15. Montgomery

1.6K 112 37
                                    

I laughed right along with Brooks, although I didn't feel much like laughing. I felt like beating the dust out of some of the divan pillows for fun and giggles while pretending it was myself.  Maybe I would. I was both ashamed and terribly put out by my own actions. I'd need time to work through this new perspective before I approached James again.

I simply hoped he wouldn't come in that night. I didn't know what I would do if he did. 

The sounds of crashing and banging coming from the kitchen continued and I assumed Daniels, our kitchen manager, would probably be washing one of the night assistant's heads for knocking things around fairly soon.

I started to give some witty retort, but was cut off by the sound of a screamed order. 

"Douse them! Douse all the flames! NOW!" 

Both Brooks and I stared at each other wide-eyed. 

All I could think when I bolted into the corridor was where the gas lines in the house ran and how many men were theoretically near a source of danger if flames reached the gas drums. 

A fire was the worst thing that could happen at Cloud Hill. Not only because of the damage it would do, but large fires were a common trigger. The impact of being near a large blaze might cause hysteria among some of the men, and then who knew what would happen.  

As I sprinted down the main corridor and swerved left into the next one, I could hear the voice, louder now, shouting more orders.  

"Fetch Murphy, Dumfries and Hammond!!" That was clearly Daniels, whose voice rose above the cacophony of continuously smashing pots and God knew what else.  

I skidded and caught myself against the kitchen doorway a good several yards before Brooks. For a moment, I stood shocked as I took in the scene.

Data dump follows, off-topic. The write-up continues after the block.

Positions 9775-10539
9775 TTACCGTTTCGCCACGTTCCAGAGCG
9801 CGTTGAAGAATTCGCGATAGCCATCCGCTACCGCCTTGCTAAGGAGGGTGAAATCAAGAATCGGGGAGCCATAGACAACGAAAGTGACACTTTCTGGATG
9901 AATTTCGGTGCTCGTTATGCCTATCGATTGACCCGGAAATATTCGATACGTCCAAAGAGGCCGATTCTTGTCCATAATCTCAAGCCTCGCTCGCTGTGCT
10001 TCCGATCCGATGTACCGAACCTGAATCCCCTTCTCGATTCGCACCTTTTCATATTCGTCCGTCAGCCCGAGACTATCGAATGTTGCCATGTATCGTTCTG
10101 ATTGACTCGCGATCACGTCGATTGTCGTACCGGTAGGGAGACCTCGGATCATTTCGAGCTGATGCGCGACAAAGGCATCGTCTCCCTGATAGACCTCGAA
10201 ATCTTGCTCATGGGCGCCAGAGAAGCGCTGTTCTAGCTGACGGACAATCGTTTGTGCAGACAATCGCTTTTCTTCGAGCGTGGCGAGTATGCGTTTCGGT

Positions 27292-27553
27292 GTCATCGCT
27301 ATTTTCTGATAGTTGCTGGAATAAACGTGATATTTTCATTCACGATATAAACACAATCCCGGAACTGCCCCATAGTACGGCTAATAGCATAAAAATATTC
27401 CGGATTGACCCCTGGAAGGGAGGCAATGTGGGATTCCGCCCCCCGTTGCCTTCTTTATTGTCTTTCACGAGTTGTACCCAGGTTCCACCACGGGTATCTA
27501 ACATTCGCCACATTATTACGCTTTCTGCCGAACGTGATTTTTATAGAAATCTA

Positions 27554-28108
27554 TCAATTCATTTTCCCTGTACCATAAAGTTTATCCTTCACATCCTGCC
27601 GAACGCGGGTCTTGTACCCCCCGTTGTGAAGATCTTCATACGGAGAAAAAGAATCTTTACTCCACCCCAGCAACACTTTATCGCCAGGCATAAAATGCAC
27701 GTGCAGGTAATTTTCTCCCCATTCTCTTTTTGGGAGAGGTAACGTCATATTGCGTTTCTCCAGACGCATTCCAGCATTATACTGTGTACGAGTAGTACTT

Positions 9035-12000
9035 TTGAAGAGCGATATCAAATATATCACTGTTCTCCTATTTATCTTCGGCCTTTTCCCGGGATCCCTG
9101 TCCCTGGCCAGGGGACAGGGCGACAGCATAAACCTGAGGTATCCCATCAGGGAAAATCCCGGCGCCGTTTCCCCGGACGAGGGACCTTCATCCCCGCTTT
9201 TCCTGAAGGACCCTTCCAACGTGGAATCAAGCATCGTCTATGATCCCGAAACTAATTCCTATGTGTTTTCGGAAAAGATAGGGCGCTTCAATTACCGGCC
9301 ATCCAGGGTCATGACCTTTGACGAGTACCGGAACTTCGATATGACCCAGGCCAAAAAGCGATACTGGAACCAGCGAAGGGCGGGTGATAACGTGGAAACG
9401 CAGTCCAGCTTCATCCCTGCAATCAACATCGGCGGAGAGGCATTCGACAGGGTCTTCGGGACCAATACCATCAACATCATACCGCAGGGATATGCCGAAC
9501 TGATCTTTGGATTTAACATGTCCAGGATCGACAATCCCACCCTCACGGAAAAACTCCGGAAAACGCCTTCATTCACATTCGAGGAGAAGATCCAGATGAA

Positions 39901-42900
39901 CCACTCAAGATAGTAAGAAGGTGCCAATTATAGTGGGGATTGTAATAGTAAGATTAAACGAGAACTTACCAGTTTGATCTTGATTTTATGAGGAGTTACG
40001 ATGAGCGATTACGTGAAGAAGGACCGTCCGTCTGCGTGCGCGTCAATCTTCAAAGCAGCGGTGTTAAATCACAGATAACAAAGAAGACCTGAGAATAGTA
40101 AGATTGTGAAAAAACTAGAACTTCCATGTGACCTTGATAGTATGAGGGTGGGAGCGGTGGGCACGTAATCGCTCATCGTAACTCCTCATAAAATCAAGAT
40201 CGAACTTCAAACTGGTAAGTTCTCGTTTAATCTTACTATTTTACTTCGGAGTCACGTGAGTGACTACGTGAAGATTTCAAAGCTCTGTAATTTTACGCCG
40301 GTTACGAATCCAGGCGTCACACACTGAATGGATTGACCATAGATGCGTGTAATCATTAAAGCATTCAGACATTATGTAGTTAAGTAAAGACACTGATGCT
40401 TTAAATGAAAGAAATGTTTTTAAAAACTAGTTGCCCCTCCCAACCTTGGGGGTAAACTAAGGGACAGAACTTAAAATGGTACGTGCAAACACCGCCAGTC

Pots, cutlery, chunks of food, pans, the herb rack, containers of spices all thrown higgledy-piggledy and in the middle of the chaos stood Montgomery, blindly hurling anything he could get his hands on and bellowing like a steer.    

Montgomery. I hadn't seen him in months. 

He lived alone in one of the gamekeeper's huts, helping with tending and monitoring the wooded areas of Cloud Hill. Towards the end of the war, a German flamethrower had badly burnt most of the left side of his body -- including his face. The medics had done their best, but  he still looked like something out of a horror tale, one eyelid strangely melted into the rest of the rough skin that even now somehow resembled raw meat. His hair was long and looked like it had been trimmed with a knife. It probably had been. 

Daniels was in one corner, a large stew pot held in front of himself like a shield. Lewis had taken cover behind the eight-hob stove and Patterson was squeezed into a corner holding a iron hook in one hand and a meat cleaver in the other, looking for all the world like he was ready to take on an entire battalion of enemy soldiers.

"Steady on, man!" Daniels screamed, deflecting a flying ladle with his stew-pot shield. "The fire's been put out! It's out! Gone! You're safe!" 

A terracotta pot exploded into shards as it slammed into the wall near Patterson, sending onions flying in every direction like crazed, brown tennis balls. 

I hastily ran through all the possibilities for disarming him in my mind. He was reacting far too violently to be approached directly; we'd have to do something else. 

At that moment, the hulking shapes of several men appeared in the kitchen garden doorway. For a few moments we all looked at each other, attempting to agree upon a feasible strategy through eye-contact. 

AftermathWhere stories live. Discover now